Oh, won't you come to Cincinnati in the springtime, when blossoms are bursting and breezes are blowing and the streets are crying out for justice? Won't you come with your plastic-bucket drums and your fists raised skyward and your chants of peace and liberty?
Is momentum not on our side? Is it not right to gather in common cause? Is our outrage not ready to sweep away the culture of apathy that has too long held us down?
"Massive militant nonviolence" is the call for June 1, 2 and 3. That's when progressive forces -- black, white, liberal, radical and religious -- hope a national march on Cincinnati will shake this city out of the stupor of complacency.
The people organizing the campaign are serious, and they stand poised to press a cause that will not be satisfied by summer job programs, new task forces on race or initiatives to eliminate graffiti and litter.
"I think we need to not let the heat up -- maybe not in terms of riots, but keep the pressure on the city," says Henderson Kirkland, long active in the West End Community Council. "Freedom is not free. The conditions are still there that could spark unrest. It's really demeaning to us to think they can buy us off for a few dollars. This is not over by a long shot. These kids are no longer willing to say, 'You can kill us and we'll talk about it next time.' "
Kirkland is no kid. He's 62 years old. And he's angry.
The churches and the unions, too, are ready to act.
A statement by the Coalition for a Humane Economy (CHE), the nonviolent movement led by Sister Alice Gerdeman, captures the level of anger about what city officials call "police-community relations."
"We are indeed in a state of emergency, but it is an emergency of repression, racism and poverty," says a statement issued by CHE. "A relentless progression of murders of black men by police during apprehension or once in custody has proven beyond doubt that a deliberate policy is being implemented with predictable consequences. The murder of Timothy Thomas was the last straw."
For months, CHE -- which organized demonstrations against the TransAtlantic Business Dialogue last fall -- has nurtured closer relationships with the Black United Front. Now the two groups are joining forces for three days of protests and a massive march the first weekend of June.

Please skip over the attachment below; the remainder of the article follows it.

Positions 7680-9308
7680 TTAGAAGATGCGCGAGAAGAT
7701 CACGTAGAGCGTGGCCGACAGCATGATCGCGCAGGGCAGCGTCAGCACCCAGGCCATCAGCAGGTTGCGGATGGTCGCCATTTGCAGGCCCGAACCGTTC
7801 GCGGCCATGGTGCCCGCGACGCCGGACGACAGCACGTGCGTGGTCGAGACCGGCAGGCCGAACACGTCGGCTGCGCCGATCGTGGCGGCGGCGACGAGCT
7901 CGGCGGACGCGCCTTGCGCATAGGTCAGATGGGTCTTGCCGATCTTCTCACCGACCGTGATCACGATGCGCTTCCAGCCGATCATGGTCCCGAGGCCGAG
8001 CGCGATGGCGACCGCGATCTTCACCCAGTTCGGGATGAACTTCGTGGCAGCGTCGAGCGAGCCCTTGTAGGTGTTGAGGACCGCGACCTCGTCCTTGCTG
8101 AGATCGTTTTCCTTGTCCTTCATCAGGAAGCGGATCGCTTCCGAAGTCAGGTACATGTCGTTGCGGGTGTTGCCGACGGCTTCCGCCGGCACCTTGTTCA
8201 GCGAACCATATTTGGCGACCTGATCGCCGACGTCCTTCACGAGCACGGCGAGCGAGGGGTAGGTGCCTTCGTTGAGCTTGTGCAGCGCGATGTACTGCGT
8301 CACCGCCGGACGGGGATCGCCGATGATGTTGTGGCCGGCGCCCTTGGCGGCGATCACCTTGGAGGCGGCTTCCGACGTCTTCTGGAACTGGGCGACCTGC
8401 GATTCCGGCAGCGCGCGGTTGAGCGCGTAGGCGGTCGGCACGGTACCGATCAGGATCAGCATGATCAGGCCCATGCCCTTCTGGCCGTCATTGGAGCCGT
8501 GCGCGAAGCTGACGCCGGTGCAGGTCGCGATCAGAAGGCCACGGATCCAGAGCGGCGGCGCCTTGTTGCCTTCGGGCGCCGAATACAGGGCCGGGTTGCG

"Economic practices in this city result in segregation and then lead to a police force that thinks about 'us and them,' " says CHE spokesman Heather Zoller. "It builds fear and encourages repression."
Susan Knight, a CHE organizer, was visible in supporting African-American demonstrations and rallies last month.
"There has been kind of a break in activists along racial lines," Knight says. "We need to come together and outline our common ground. Our issues are the same issues."
That coming together has begun, according to Jackie Shropshire, another longtime West End activist.
"The solidarity has already been accomplished," Shropshire says. "We're not going to accept a Band-Aid on this situation. I am not condoning violence or destruction of property. But now that we have the eye of the world, the thing to do is attack in a peaceful way."
A mass march, like civil disobedience, is a tool, with a limited purpose, and not to be used for every task. Justice is a system of relationships, requiring more than marches.
"We're building relationships so we can work together," Gerdeman says. "This is not an image-of-Cincinnati problem. This is a human problem."
But sometimes the marching must come first. People must be heard. If the city's response to last month's unrest is more of what already came before, perhaps a national march will force the city to make real change.
"City authorities clamped on a curfew and called emphatically for restoration of peace and lawfulness on the part of outraged citizens," CHE says, "but offered no hint of self-criticism or fundamental change on the part of the lawless police department and city management."
Oh, won't you come to Cincinnati in the springtime, when black and white take to the streets and demand change?
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